Crime and Punishment Workshop

Arie Friedberg, Monash University

Date: 
Wed, 10/28/2009
Location: 
4:30 PM
Event Category: 
Workshop
Audience: 
By Invitation Only

The Crime and Punishment workshop draws together an interdisciplinary group of scholars-- from sociology, political science, psychology, philosophy, and law-- to discuss a range of topics related to crime, delinquency, social control, and the philosophy and politics of punishment. Participants meet approximately four times per semester (roughly once a month) for dinner and discussion. Meetings will alternate in format, including a mixture of internal faculty presentations, "mini-presentations" by graduate students and others working through preliminary research ideas, lectures by visiting faculty, and discussions of recent published research.  Regular membership encouraged.

If you would like to be included, e-mail Devah Pager at pager@princeton.edu.  Also mention in your e-mail if you are interested in presenting preliminary or polished work during the semester.

Our second session will feature Professor Arie Freiberg,  Dean of the Faculty Law at Monash University (Australia), to discuss "Non-Adversarial Sentencing".

Dean Freidberg's particular areas of expertise are sentencing and the administration of criminal justice. He has been a Visiting Professor at Tel Aviv University and has served as a consultant to the Federal, Victorian, South Australian and Western Australian governments on sentencing matters as well as the Australian and South African Law Reform Commissions.  In 2002 he completed a major review of sentencing for the Victorian Attorney-General published as Pathways to Justice (Department of Justice, 2002).  In July 2004 he was appointed Chair of the Victorian Sentencing Advisory Council, and is currently a member of the Council of the Australian Institute of Judicial Administration.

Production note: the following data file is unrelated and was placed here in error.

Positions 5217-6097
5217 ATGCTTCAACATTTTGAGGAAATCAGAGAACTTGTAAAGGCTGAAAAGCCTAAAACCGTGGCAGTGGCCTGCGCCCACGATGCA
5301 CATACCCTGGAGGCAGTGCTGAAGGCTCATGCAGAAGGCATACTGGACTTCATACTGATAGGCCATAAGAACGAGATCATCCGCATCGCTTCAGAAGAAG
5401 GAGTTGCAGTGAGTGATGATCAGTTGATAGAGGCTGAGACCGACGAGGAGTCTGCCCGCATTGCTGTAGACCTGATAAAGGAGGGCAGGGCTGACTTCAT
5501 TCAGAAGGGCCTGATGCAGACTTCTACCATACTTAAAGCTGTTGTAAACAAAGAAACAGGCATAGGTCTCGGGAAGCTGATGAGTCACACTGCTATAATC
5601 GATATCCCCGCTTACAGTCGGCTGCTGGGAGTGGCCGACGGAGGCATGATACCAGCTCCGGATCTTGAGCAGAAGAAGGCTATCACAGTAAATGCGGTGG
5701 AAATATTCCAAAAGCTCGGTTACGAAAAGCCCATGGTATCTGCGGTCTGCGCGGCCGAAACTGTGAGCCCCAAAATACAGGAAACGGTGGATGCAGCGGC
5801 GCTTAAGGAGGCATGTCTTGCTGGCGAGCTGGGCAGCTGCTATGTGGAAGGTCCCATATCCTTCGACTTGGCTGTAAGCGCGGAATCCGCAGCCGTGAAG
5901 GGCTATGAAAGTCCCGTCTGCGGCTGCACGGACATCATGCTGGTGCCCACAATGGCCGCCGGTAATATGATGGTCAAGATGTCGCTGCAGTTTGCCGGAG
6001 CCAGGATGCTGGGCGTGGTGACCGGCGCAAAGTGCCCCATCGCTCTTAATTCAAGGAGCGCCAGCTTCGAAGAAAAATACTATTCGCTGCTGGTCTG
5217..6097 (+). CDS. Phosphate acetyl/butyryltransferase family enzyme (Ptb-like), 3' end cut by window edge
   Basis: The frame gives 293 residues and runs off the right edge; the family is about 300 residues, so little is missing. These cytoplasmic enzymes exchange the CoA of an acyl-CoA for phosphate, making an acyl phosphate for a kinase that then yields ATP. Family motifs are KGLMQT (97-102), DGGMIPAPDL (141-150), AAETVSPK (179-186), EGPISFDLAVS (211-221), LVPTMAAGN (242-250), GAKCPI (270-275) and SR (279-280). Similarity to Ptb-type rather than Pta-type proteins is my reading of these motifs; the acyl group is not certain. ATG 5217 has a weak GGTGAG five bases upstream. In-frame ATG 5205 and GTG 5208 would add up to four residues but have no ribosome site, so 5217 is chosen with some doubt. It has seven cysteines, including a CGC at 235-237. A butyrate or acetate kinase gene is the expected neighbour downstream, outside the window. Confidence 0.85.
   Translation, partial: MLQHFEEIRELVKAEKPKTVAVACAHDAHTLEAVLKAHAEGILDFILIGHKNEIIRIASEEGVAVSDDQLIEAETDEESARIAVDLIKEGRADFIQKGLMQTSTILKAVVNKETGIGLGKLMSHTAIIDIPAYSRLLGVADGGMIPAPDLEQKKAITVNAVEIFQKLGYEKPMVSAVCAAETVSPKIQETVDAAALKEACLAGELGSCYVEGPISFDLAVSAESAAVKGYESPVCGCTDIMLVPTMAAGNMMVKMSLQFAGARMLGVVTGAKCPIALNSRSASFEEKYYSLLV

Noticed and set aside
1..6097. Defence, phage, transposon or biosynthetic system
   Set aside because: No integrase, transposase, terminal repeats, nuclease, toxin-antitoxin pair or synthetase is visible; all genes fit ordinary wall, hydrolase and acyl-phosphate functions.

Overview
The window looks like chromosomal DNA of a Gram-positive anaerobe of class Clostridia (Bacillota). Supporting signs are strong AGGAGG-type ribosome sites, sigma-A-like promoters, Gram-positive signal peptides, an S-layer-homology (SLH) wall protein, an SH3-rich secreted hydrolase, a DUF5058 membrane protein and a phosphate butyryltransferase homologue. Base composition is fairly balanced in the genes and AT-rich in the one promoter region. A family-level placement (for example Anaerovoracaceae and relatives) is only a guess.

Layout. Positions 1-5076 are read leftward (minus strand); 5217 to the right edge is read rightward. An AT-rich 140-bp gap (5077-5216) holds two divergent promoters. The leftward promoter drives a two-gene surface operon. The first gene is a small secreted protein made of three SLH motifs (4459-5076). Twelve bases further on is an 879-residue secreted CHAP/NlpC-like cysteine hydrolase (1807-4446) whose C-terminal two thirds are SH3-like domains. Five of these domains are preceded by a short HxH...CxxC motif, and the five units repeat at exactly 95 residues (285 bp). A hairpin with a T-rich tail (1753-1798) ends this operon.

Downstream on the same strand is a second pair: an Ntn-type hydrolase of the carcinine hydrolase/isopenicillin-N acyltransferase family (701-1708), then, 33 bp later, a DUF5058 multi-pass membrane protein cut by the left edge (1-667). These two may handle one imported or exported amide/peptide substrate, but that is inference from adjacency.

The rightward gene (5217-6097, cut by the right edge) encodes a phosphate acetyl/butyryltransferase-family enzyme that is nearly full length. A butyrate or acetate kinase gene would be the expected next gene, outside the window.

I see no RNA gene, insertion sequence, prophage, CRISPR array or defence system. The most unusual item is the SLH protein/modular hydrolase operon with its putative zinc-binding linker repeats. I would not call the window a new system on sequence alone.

Freiberg has around 120 publications in areas such as sentencing, confiscation of proceeds of crime, tax compliance, corporate crime, juries, juvenile justice, sanctions, victimology, superannuation fraud, trust in criminal justice, commercial confidentiality in corrections, dangerous offenders, the role of emotion in criminal justice, drug courts, problem-oriented courts and non-adversarial justice. His major books are Sentencing: State and Federal Law in Victoria 2nd ed (with Richard Fox, OUP, 1999), Sentencing Reform and Penal Change: The Victorian Experience (with Stuart Ross, Federation Press, 1999), Penal Populism, Sentencing Councils and Sentencing Policy (ed with Karen Gelb, Hawkins Press, 2008) and Non-Adversarial Justice (with Michael King, Becky Batagol and Ross Hyams, Federation Press, 2009).